1. Wow. That’s an interesting story. Have you written about the murder? I hope I’ll be as lucky as you. I tried to find my pen pal from grade school (she was from Scotland) but had no luck. The problem with finding women is we never know what last name they are going by now. It’s a problem.

  3. Lovely pic of Wanda. I love how the lips are painted by hand. My father used to colourize black & white photographs back in the 1930’s. Very cool. I’ve tweeted the link, with hope it helps you locate the family of Wanda.

  4. What a stunning woman and your grandfather is extremely handsome. I love photos from this time period and the last one is a wonderful treasure. Sounds like you have the making for a really good story!

  5. How interesting it tells us this is what life really is. How events pan out no one can tell its best to be in the flow. Your uncle looks handsome in his uniform.
    Thanks Renee for the share.

  6. I hope you Fonda Wanda or her family through your post. Beautiful nostalgic story that make us appreciate the gift of the past, our families and the people we meet along the way. Have a great weekend.

  7. She certainly was a very pretty young lady. I do hope you find out more about her and that the image can be returned to her family. Lovely story xx

    1. That’s the main objective – get the portrait back to people who had the pleasure of knowing her. And hopefully, I can get to know her a little bit as well. Thanks Charlie.

  8. She looks like Margaret Anderson, the mom on the show, Father Knows Best. Beautiful smile. I do hope you find her or her family so you can give them the photo. But maybe they’ll come across this one day while Googling her name on the internet.

  9. Renee, what a lovely picture portrait of your family’s history! Wanda looks like quite the woman — really jumps off the page. My thanks to your uncle for his service to our country. And now you have a mystery to solve. My first hope is that you might find some help from my friend, Kevin. He writes a genealogy blog here on WordPress: and might be able to offer you some suggestions if you leave a comment. My second hope — is that if you can’t find Wanda, that you might write a story about what you imagine happened to her and share it on your blog! I’d love to read it. A mystery for sure. Good luck!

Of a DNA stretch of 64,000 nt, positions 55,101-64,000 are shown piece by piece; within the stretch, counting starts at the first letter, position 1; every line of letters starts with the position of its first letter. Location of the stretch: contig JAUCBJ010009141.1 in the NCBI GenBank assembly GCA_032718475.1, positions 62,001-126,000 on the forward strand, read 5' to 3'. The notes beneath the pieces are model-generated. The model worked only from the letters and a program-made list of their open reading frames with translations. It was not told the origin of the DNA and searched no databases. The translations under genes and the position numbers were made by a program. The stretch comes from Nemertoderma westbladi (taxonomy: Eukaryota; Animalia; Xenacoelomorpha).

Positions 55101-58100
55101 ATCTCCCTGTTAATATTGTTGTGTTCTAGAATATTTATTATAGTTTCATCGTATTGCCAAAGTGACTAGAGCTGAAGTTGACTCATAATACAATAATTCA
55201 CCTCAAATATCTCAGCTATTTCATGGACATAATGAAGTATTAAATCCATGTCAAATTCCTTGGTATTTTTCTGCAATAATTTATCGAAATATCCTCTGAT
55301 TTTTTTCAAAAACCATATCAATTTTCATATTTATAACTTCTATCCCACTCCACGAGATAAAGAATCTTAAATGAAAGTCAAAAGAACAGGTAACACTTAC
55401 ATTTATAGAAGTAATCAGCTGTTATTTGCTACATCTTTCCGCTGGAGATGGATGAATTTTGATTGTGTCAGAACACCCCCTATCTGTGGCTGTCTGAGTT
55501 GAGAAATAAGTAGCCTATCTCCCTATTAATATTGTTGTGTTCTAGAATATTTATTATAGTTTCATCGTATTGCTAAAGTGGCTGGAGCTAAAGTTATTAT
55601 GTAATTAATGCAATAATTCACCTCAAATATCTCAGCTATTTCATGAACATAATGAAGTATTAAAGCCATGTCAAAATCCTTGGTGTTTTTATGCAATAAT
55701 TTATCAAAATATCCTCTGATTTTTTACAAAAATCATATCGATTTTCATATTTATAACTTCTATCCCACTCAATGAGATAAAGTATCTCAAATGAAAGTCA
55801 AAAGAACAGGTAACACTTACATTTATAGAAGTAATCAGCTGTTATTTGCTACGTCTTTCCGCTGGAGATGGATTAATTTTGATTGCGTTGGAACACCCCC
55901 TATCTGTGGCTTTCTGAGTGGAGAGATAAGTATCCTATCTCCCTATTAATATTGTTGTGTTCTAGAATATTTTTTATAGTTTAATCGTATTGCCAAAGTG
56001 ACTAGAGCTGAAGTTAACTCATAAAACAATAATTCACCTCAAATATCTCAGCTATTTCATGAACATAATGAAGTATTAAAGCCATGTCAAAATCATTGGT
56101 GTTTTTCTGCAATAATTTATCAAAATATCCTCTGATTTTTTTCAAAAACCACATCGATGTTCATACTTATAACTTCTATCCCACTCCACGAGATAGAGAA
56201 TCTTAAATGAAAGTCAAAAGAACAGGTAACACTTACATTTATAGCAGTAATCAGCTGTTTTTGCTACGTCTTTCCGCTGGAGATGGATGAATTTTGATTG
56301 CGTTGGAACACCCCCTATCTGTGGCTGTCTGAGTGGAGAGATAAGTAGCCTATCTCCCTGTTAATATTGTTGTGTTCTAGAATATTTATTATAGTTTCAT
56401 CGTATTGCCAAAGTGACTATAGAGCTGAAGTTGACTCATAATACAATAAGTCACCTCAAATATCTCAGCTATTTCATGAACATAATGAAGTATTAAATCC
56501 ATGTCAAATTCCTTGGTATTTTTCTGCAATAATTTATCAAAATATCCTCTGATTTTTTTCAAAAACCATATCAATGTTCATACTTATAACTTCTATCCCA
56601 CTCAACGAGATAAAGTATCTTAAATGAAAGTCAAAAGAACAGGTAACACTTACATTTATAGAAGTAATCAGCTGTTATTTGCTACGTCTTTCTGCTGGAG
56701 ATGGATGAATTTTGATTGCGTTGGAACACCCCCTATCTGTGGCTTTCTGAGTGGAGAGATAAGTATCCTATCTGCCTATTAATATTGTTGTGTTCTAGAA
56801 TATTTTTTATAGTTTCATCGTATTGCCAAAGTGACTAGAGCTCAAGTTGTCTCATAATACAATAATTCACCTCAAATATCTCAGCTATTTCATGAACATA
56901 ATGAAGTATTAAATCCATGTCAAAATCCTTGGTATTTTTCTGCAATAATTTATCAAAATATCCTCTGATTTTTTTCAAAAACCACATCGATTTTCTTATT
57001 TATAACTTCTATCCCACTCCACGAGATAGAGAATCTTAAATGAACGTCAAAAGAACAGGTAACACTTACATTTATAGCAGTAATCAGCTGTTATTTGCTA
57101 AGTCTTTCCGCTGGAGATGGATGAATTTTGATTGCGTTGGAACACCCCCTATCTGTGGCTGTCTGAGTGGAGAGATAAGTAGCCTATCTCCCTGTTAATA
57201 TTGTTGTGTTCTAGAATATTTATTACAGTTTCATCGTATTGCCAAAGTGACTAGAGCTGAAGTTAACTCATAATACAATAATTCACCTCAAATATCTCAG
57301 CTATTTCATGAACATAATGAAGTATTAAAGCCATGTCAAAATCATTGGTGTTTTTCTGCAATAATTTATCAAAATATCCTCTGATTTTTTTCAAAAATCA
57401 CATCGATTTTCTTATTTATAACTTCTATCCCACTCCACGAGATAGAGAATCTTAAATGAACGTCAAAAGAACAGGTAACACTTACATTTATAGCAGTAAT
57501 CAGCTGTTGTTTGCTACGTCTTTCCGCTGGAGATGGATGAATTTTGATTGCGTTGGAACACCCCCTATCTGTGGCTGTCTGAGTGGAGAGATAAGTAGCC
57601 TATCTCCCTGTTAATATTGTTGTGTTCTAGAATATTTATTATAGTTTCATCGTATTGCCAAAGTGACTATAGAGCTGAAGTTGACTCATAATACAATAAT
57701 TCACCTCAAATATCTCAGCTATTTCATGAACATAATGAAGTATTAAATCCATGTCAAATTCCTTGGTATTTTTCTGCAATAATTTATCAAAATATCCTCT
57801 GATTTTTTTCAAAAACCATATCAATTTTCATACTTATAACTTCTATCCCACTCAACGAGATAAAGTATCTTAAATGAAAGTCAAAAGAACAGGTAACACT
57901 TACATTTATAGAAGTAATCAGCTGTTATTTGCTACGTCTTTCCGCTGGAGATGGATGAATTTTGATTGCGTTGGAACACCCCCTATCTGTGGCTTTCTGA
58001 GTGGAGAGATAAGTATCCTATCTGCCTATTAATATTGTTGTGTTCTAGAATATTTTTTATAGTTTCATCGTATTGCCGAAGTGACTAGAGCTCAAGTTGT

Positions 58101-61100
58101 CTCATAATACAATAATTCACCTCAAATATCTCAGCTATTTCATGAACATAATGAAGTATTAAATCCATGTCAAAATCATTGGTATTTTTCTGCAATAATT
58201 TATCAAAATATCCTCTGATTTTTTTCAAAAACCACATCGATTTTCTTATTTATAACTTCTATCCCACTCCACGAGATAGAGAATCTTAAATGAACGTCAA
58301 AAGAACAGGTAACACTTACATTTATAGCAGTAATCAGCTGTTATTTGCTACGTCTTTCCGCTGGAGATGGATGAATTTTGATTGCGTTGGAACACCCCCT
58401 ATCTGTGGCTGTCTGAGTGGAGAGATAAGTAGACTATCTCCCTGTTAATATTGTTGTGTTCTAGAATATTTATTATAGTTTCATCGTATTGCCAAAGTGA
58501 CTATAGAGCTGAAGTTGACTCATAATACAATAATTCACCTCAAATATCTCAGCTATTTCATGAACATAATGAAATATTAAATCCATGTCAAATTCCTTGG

10. Sounds like the beginning of a great historical novel…. thanks for sharing and for the follow. Keep up the wondefrul-ness.

  11. What a lovely young woman, and you’re right, such a portrait was not inexpensive. Actually, I like both of their pictures, and you know there’s a story in this just waiting to be written. Think of the children they might have had–albeit without his real children because of it–and what their lives might have been.
    In answer to your question, I asked a friend who “tracked” her great-grandmother’s groom who had left her at the alter in 1907 (a story there, too) by only a couple of pictures of him. She suggests you first try entering Wanda Smithey’s name in ancestor-search sites (but also try spelling it Smithee and Smithy, etc.) Also, though, there is a “do you know where this person or her family is now?” kind of site, and you scan the picture, it’s posted, and so on. However, my friend says those are members-only sites and pricey.
    Good luck with your search.

  12. Hi Renee…I stumbled on here due to the Magic of the Internet. Harvel is my mom’s family…I asked her about your blog post and this is her reply:
    “That portrait was, indeed, taken by my father. It was hand-colored by his sister, my Aunt Charlotte Harvel. Daddy had a photography studio in North Wilkesboro for some years before the war and several years after he returned from the war before he took over Lineberry Foundry from his father, Paul W. Harvel Sr. I do not know Wanda Smithey, but Wilkes County has numerous Smitheys (some are Smithy). ”

    So, sorry, no Wanda connection but a little bit more background to your story!